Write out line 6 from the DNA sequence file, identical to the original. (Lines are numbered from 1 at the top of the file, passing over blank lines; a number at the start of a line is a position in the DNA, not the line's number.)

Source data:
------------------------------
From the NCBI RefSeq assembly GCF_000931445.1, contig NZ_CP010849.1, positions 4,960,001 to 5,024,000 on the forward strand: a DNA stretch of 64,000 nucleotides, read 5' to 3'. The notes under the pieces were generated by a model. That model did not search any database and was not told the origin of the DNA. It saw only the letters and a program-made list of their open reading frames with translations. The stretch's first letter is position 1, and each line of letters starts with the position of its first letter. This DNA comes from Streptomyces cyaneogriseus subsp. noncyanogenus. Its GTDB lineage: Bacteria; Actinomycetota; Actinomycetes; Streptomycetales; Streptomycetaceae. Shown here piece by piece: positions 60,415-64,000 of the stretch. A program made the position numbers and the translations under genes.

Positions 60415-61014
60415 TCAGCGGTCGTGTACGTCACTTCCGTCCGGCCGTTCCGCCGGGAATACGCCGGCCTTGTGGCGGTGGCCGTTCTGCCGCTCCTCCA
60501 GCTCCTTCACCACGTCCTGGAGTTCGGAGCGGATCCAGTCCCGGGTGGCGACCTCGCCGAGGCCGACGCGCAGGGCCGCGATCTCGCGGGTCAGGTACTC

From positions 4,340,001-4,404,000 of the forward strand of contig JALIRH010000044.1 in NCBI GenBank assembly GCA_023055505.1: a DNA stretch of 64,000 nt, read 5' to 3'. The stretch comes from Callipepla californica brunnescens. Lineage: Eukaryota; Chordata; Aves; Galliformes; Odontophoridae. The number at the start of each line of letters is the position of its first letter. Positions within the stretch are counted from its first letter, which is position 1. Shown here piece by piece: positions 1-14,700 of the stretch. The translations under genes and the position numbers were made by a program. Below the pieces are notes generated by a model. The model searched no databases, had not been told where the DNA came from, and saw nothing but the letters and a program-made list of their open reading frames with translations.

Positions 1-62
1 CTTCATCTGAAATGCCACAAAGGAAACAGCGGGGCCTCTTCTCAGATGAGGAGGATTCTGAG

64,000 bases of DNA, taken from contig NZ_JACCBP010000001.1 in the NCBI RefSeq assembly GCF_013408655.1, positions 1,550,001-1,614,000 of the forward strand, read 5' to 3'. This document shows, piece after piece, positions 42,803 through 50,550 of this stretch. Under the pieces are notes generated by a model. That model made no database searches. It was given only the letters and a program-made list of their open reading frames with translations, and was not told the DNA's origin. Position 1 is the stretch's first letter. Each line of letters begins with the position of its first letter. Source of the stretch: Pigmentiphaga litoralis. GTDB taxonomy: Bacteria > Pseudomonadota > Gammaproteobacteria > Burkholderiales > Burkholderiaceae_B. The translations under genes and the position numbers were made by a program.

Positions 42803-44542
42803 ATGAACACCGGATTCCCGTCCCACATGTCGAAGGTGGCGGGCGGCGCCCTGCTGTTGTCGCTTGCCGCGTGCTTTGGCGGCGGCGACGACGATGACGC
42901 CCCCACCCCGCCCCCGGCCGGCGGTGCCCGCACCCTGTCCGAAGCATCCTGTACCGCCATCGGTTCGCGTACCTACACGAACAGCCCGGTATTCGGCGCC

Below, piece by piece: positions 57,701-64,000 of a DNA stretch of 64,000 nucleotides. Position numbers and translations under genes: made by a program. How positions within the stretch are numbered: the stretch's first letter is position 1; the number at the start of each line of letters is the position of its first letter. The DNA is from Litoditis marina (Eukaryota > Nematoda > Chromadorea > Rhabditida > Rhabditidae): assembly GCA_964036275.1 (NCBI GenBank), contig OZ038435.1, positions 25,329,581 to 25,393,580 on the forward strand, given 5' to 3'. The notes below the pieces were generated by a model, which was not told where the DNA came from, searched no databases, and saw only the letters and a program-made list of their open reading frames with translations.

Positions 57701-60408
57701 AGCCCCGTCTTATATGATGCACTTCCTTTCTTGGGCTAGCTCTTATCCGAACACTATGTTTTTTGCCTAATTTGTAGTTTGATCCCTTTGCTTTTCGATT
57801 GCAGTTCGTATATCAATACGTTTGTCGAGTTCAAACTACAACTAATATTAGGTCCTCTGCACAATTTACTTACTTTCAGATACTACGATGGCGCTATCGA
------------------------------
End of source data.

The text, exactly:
Positions 1-62